Yes, but I wish I knew the answer. Dinshah Gazdar [Jeweller to the Nizams] in his report wrote about the fabulous pearls and how buckets and buckets filled with pearls used to be cleaned and left to dry, covering the entire palace terraces. I don’t think these are apocryphal tales, and there is a lot of truth in them. I would imagine two things, one the family was just so large, there were just so many women and so many beneficiaries of the Nizam’s wealth, in hundreds! Especially in the post-1947 period, so a possibility is that Nizam just distributed the pearls among the family members, or perhaps they were sold.

Mir Osman Ali Khan, 1911
Mir Osman Ali Khan, 1911|Private Collection

On a lighter note, you are one of the few people in the world who have actually held the famous Jacob diamond in their hand and studied it. How was the experience like?

It was truly amazing! How many people can claim to have held a 184 carat diamond in their hand. I still recall , when in the vaults of the Reserve Bank of India, the little leather box with the Jacob diamond came out of the trunk, and then the box was opened and this diamond emerged. It was a moment in history. Its a moment that comes rarely in life of a jewellery historian, even as someone who has been privileged to handle a lot of jewellery, still these are special moments and they are getting more and more rare now-a-days.

As far as the Jacob diamond is concerned, there is also this whole saga that went around the whole aura around Alexander Jacob [the man after whom it is named], this magician, gem dealer, his transaction with the Nizam, the court case between Alexander Jacob and the Nizam and the final story, that he [the 6th Nizam] was so disgusted that he put it in his sock and all that...adds to the romance of the piece.

Mir Osman Ali Khan on his coronation day
Mir Osman Ali Khan on his coronation day|Chowmahalla Palace Collection

The Jacob diamond and the story of how it was found in a shoe, is still relatively well known, but not many outside the circle of jewellery historians know of the 340 carat ‘Nizam diamond’ said to be in Nizam’s collection. In fact, many believe that there was no such diamond and it is just a myth. So what do we know of the Nizam diamond? Was there really such a diamond?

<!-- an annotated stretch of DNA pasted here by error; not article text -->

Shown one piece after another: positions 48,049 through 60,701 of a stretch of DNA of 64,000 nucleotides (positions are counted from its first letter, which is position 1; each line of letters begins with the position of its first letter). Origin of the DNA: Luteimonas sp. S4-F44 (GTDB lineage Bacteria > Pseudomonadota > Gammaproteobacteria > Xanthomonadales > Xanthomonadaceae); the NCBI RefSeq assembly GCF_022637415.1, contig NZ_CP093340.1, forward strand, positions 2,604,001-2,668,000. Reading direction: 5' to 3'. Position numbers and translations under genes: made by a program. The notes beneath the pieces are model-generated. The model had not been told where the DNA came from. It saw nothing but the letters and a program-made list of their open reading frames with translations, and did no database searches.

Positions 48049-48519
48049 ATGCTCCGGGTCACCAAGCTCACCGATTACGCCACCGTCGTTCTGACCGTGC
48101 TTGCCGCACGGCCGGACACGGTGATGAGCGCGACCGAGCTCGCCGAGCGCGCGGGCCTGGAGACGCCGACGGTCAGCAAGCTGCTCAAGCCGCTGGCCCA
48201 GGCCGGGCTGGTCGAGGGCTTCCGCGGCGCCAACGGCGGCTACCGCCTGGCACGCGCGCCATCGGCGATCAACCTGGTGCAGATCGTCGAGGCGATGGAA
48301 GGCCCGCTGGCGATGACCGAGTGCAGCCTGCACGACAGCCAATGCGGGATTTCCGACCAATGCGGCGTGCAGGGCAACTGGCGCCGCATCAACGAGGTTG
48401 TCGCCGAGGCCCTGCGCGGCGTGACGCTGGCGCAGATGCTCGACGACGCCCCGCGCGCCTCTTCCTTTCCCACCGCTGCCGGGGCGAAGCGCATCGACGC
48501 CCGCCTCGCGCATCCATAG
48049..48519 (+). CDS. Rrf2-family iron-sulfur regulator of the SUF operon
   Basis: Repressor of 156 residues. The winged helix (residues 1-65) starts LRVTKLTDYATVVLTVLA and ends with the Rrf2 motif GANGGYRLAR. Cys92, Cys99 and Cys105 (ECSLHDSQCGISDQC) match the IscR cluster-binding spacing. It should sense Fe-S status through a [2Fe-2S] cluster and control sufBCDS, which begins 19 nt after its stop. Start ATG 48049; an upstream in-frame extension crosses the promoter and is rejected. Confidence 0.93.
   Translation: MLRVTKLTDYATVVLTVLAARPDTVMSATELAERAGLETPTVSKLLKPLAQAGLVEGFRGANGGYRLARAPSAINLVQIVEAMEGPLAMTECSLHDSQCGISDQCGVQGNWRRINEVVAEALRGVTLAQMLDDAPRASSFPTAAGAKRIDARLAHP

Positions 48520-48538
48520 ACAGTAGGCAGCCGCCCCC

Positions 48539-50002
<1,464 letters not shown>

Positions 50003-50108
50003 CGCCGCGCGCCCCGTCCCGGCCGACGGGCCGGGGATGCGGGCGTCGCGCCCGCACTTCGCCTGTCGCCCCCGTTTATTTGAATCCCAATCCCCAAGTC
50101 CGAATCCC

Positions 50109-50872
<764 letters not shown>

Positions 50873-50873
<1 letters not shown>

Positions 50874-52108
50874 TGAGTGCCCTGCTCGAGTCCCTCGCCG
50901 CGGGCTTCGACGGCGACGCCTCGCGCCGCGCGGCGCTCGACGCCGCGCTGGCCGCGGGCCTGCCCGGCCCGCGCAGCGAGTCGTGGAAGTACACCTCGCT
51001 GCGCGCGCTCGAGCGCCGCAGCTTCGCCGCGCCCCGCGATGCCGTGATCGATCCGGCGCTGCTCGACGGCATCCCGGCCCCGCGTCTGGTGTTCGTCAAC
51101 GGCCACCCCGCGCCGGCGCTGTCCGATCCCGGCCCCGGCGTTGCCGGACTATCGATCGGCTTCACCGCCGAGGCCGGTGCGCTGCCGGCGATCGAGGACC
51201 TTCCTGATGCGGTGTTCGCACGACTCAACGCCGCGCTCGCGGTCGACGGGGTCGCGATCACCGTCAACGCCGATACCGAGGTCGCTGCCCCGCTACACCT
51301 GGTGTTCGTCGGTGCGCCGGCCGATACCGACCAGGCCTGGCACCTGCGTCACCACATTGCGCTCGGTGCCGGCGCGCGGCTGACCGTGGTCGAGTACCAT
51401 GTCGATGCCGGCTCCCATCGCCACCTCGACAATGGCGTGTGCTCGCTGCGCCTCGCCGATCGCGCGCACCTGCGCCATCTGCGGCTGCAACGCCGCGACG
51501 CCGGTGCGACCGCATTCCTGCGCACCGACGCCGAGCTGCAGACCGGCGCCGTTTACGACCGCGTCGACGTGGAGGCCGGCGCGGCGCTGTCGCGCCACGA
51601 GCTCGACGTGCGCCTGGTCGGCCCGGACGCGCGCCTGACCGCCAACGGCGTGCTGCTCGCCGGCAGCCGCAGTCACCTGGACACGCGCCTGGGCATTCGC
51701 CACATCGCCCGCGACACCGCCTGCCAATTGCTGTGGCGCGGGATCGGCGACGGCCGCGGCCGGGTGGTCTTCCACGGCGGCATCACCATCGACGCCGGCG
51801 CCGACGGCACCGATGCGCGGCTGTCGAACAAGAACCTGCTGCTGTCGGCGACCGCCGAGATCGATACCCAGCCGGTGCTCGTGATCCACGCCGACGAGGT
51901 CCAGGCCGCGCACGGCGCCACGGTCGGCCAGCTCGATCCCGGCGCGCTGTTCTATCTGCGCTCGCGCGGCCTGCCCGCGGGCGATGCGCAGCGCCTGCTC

Now that’s a tough question! I definitely don’t think it is a myth as there is a recorded history of the stone right from 1830s, when it was believed to have been discovered. It is said that a young boy found the rough stone while playing, a common origin story of so many diamonds. Thankfully, during the 19th century, things were not as secretive as they are today. So there is a regular mention of the stone.

Bazuband (armbands), Deccan, 19th century
Bazuband (armbands), Deccan, 19th century|Private Collection

We know that it entered the Nizam’s treasury, because at that time every royal kingdom had a rule that stipulated that the big stones had to be first offered to the ruler. So following that rule, the Nizam was offered the stone. We know for example, that when the Nizam was in debt to the British, and when he was looking for a loan to repay his debt, and that he actually offered this stone in repayment of the debt, but it was declined as the British were not able to come to a valuation of the stone. There are references to the stone by various foreign reporters who visited the Nizam’s court. The last known reference to the Nizam diamond is in 1944, when Osman Ali Khan [the 7th Nizam] talks about the two great heirlooms in the Nizam’s collection [The Jacob and the Nizam diamonds]. I am continuing to investigate. I have not arrived at a final conclusion on the fate of the stone.

Sarpech (turban ornament), Hyderabad, late 19th century
Sarpech (turban ornament), Hyderabad, late 19th century|Ministry of Culture, GOI